Chiquitita tell me what’s wrong….

Claire Vane
April 29, 2020

Mental health is top of the list in terms of employment priorities.  We spoke about the pros and cons of working from home in a previous blog – Home sweet home.

With the challenges and benefits of home working, the pandemic has brought with it a great deal of uncertainty.  There is no greater trigger for increased mental stress than uncertainty and this, combined with fear of the impact of the illness, plus sudden change to the domestic scene, becomes a hot bed for increased mental, and indeed, physical stress.  If you combine this with the fact that, in some cases, children are at home and are, themselves, facing mental stress of shifting to home education, which is an even greater shift for our children than for us, the potential for mental overload is enormous.  Additionally, there is fear about financial security.  

The combination of fear of illness, sudden shift to working at home, overload of uncertainty and change plus the limited social outlet is a deadly combination for overloading our mental hard drives.  With the enormous increase in communication and social media, there is more information available and those who ideally could use some therapeutic intervention, cannot afford it at stressful times such as these.

Mental health conditions still carry some stigma in the workplace and of the 60% of employees suffering from mental health conditions, research indicates that only 11% of those feel able to ask for help.  With the enormous gaps in ability to provide response and to ask for help, the role of the employer becomes much more important in this field and the sooner an individual is helped, the better the result and response.  

So, what can employers do?  The first thing is that employers need to watch for signs of mental issues in the workplace, but now the workplace is often remote, this means that employers should take further steps to get to know their employees and we have developed a health model, below, to help to guide managers.

Harness Relationships

  • Be open and communicate clearly and honestly with employees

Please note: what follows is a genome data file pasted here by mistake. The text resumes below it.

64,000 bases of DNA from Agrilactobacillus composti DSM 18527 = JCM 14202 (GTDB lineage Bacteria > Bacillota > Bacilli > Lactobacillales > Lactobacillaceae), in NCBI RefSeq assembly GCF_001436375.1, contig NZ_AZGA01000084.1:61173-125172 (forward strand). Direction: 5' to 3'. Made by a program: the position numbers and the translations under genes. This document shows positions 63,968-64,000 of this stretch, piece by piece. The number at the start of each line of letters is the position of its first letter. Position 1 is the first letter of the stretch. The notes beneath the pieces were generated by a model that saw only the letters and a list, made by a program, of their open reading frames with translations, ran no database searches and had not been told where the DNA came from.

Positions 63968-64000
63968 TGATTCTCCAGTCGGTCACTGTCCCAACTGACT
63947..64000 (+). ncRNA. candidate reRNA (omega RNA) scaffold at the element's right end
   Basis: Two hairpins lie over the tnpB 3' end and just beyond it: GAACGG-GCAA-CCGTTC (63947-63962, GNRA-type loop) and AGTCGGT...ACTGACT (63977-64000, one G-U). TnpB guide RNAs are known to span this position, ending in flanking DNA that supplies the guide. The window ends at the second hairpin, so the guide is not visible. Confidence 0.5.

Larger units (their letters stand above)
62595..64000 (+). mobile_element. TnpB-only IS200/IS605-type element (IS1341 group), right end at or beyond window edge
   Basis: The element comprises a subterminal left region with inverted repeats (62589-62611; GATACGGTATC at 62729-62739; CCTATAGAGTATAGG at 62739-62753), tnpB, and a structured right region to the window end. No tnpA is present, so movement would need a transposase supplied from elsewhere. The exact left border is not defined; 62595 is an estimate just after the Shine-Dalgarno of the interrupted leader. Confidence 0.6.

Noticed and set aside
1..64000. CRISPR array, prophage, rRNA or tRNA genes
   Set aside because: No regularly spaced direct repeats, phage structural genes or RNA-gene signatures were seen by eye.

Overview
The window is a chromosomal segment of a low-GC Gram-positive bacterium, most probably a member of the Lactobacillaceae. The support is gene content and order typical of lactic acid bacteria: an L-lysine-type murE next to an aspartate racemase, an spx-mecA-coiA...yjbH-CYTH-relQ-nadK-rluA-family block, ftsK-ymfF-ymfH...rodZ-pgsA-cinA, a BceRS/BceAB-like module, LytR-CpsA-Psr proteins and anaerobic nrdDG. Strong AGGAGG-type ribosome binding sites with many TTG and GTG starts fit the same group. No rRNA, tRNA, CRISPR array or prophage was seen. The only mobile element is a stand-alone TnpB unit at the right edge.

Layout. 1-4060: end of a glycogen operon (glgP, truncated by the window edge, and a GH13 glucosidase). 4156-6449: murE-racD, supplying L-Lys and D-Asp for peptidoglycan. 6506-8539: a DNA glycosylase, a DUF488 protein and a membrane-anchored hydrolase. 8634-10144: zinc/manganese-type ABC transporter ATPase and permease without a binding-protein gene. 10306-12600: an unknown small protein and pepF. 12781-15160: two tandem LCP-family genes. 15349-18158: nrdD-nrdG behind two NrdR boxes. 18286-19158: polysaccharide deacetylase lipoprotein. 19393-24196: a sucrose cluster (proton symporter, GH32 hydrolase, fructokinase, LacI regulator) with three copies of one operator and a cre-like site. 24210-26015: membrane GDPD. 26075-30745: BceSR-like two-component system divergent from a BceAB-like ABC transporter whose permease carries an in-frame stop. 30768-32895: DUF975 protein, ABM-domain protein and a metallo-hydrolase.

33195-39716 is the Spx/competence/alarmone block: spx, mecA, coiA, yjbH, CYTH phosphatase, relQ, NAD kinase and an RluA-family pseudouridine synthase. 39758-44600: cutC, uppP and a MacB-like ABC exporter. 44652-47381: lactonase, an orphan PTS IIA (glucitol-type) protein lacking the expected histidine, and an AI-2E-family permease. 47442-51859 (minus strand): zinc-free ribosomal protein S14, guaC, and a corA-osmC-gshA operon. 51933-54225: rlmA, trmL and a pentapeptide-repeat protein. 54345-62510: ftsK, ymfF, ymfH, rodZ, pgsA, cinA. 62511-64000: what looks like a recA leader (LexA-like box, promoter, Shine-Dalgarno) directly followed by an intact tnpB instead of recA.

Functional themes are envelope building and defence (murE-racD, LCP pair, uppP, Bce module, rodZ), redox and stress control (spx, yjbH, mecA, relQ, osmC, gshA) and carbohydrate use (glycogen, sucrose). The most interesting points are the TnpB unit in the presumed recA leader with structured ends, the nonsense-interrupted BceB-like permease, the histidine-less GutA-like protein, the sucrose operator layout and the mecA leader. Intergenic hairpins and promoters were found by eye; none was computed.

• Hold regular team meetings, but also speak to staff individually regularly – even if it is just a catch up. Ask how they are doing, not just about work
  • Be more aware of individual needs – e.g. those living alone, those with young children or other caring responsibilities, younger people who might be struggling more with the lack of social interaction
  • Try and have video calls so that you can pick up on body language and non-verbal cues, but use the right communication tools for each individual
  • Look out for changes in behaviours or performance and engage with them
  • The key is to over-communicate

Encourage Good Habits

Encourage employees to look after their physical and mental health by:

  • Creating a routine, including taking regular breaks, and good sleeping habits
  • Regulating exposure to the news and social media
  • Eating well and regulating food
  • Getting exercise and fresh air on a daily basis
  • Engaging in peer interaction e.g. by initiating virtual coffee meetings and lunches
  • Reaching out to someone they trust if they are struggling

Accept and Acknowledge Pressures

  • Accept that you might not be able to answer all the questions from your teams
  • If you become overwhelmed, delegate – e.g. allocate a buddy to speak to those who might be more vulnerable
  • Bring humanity and kindness to the fore – empathise with others

Lead by Example

  • Act as a role model for positive health and wellbeing
  • Form good habits and share these with your teams
  • Share your own feelings – you are more likely to connect if you share vulnerabilities
  • Remember the importance of praise, thanks and recognition

Trust and Be Trusted

  • Trust employees to do what’s expected but be clear in your communication about expectations
  • Create an environment in which employees feel comfortable to ask for help
  • Establish a relationship such that employees can trust you not to judge
  • Look out for the tone of employees’ emails or calls, to pick up any signs of distress and discuss this with them

There are also many organisations, including charities, who can provide help and your handbooks could be used as vehicles for highlighting the appointment of, for example, mental health first aiders and what other sources of information there are.  

The first step is always awareness and it is interesting to note that the Duke and Duchess of Cambridge have launched a new campaign with the NHS and Public Health England encouraging people to look after their mental health in lockdown.  The campaign, called ‘Every Mind Matters’, encourages everyone to sign up for a tailored ‘Covid-19 mind’ plan online and has free resources on specific issues such as low moods and poor sleep, and access to activities like breathing exercises and muscle relaxation.

If you would like help, please pick up the phone, we can start by revising your policies and help with implementation...

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Claire Vane

Claire is the Managing Director and Founder of Integrated Resources. She is passionate about releasing potential in individuals and organisations.

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